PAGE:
By Kathleen Vanesian
By Amy Silverman
By Robrt L. Pela
By Jim Louvau
By Kathleen Vanesian
By Benjamin Leatherman
By New Times
By Becky Bartkowski
I figure I've been to the theater on the average of once a week for 20 years, so that's something like a thousand-plus plays and musicals I've seen. (I'm certainly not boasting; anyone can sit in a theater and watch other people perform.) But not one of those thousand-odd plays has moved me enough to forego my rule against joining often-indiscriminate audiences who leap to their feet to applaud most any production's curtain call. Until Arizona Theatre Company's opening-night performance of A Raisin in the Sun, that is.
Lorraine Hansberry's play, the first written by a black woman to be produced on Broadway, debuted in 1959 and featured Sidney Poitier, who also starred in the 1961 film version. A Raisin in the Sun (the title is a reference to Langston Hughes' famous 1951 poem "Harlem") follows the lives of a family in turmoil. Life in the Youngers' three-room apartment on the south side of Chicago has never been especially sunny, but we meet them on the eve of a windfall: a life insurance check for $10,000 is about to arrive, and will become the catalyst for the trauma and joy we'll watch them experience.
Lena, the matriarch of the family, worries that her son, Walter Lee, isn't man enough to run this family in the absence of his late father. Walter's wife, Ruth, worries that the family can't afford to feed the baby she's expecting. And Lena's daughter, Beneatha, fears for her own future: Will she finish medical school and become a doctor, or will she have to marry a rich man in order to get ahead?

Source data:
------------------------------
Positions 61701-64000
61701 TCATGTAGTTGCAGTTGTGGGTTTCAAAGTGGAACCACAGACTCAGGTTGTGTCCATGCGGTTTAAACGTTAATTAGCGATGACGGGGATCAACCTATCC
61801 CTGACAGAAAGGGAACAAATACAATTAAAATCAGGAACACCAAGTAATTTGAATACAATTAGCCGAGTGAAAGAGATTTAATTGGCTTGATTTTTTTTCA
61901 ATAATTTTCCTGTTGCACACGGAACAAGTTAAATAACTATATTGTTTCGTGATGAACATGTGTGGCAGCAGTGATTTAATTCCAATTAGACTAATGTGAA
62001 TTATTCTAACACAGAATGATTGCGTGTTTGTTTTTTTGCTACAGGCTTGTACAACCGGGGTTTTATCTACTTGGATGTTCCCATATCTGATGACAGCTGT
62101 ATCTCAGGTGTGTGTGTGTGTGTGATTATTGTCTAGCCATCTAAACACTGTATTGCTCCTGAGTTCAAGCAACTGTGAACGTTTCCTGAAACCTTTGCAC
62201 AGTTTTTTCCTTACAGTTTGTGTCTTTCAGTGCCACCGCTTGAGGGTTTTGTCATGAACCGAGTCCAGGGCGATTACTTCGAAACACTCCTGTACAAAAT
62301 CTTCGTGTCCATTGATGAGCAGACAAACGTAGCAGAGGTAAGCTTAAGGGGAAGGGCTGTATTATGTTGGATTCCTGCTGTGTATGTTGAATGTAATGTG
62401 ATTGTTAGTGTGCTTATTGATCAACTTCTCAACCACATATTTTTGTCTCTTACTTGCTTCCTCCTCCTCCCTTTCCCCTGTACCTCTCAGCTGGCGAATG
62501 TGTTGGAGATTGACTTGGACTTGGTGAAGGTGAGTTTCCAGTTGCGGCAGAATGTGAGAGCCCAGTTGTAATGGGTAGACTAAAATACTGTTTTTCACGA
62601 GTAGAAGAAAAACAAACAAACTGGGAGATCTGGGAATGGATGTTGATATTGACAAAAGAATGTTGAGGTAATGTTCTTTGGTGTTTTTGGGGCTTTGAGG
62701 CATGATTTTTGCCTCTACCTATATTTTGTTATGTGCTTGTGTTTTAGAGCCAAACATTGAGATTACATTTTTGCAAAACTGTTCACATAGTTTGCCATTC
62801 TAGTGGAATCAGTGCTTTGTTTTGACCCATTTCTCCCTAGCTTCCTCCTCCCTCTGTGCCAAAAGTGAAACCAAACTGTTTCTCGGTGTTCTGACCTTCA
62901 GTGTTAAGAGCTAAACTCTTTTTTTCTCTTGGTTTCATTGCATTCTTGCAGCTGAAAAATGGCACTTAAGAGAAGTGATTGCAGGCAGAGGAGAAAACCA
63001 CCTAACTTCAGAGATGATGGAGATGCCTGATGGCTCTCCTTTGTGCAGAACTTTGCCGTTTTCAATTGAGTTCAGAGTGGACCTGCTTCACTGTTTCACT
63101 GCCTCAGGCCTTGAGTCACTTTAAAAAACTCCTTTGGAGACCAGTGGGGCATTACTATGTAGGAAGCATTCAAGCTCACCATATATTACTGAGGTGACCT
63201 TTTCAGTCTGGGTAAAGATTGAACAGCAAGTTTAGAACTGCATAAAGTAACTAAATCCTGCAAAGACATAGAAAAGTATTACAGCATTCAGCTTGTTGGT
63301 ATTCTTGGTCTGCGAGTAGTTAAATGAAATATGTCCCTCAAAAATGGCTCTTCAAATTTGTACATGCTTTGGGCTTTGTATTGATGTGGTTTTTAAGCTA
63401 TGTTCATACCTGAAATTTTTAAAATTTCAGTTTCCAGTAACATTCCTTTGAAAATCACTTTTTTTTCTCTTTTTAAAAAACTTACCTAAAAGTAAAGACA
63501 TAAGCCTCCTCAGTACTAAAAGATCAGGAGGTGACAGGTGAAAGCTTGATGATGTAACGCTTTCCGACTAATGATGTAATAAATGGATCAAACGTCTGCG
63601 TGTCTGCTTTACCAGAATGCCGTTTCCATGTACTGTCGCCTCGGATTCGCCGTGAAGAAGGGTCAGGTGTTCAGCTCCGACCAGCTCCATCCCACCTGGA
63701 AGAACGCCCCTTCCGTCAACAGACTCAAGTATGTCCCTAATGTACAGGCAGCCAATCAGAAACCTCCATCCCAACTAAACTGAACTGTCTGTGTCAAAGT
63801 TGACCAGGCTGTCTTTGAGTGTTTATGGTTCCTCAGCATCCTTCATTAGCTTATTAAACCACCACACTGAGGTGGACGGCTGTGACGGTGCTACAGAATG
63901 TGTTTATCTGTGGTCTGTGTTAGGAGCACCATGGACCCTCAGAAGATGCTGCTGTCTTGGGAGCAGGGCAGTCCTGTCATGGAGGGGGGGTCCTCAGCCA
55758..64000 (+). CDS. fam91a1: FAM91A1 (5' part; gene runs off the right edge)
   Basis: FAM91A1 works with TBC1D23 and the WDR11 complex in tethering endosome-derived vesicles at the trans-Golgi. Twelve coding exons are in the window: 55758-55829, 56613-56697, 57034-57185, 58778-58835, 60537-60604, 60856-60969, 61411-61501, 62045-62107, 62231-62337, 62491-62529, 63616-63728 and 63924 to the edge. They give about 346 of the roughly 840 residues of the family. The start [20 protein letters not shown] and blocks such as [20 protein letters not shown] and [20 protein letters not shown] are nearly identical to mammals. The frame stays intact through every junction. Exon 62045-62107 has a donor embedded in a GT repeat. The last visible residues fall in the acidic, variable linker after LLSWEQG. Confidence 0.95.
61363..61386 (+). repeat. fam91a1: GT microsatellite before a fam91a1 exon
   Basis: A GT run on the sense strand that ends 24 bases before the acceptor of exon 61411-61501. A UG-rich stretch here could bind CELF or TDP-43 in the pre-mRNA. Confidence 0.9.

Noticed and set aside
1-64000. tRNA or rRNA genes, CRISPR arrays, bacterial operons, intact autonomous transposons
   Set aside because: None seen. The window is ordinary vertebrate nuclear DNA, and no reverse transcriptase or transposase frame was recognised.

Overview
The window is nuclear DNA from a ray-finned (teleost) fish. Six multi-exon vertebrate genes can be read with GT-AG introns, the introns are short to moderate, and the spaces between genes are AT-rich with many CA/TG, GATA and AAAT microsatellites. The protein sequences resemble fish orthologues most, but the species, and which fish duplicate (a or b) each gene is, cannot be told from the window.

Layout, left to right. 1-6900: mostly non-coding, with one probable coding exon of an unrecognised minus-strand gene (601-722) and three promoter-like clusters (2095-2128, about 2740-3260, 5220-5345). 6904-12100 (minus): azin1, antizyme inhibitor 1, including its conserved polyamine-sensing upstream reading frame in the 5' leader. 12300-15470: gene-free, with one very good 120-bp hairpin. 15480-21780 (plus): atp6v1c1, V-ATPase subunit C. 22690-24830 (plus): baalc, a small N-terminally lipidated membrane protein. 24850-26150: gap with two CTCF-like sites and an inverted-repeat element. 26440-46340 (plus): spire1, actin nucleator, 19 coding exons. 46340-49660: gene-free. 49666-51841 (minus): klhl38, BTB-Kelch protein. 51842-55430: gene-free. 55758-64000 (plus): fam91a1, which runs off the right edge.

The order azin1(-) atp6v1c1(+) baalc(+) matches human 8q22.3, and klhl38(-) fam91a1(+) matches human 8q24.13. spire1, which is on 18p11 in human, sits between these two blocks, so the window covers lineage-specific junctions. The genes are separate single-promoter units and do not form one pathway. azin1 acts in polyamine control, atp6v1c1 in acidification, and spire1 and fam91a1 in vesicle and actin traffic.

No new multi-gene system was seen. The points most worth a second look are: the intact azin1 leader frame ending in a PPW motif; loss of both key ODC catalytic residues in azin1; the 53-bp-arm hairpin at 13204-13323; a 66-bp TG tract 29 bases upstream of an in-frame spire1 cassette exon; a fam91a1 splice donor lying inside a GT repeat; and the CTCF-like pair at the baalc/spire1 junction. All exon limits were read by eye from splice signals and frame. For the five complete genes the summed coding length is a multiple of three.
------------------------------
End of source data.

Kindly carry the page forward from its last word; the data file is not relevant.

Critics who reviewed Raisin's recent Broadway revival liked to point out how prophetic the play was when it originally debuted, but Hansberry was writing about what she knew about the black man's plight: that America's post-war prosperity largely precluded black families, whose commonality was their poverty; and that they, unlike white men, remained isolated from their own cultural heritage.
It's this last theme — personified in Hansberry's story by the character of Beneatha, who wants to better herself by going to medical school but who knows nothing of her African heritage — that's often hardest for actors to sell. Not so with director Lou Bellamy's sterling cast. He and the actors in this production have finessed melodrama, never straying into either comic antics or high-strung hand-wringing. Their joy and tears are unadorned and unapologetic, and the shift between the Youngers' highs and lows is almost dizzying but never theatrical or unreal.
The result is the feeling not that we've witnessed a play, but rather that we've eavesdropped on a family whose lives are vibrant with real emotion. I stood as much for their simple triumph as for the one achieved by the remarkable actors who brought them to life.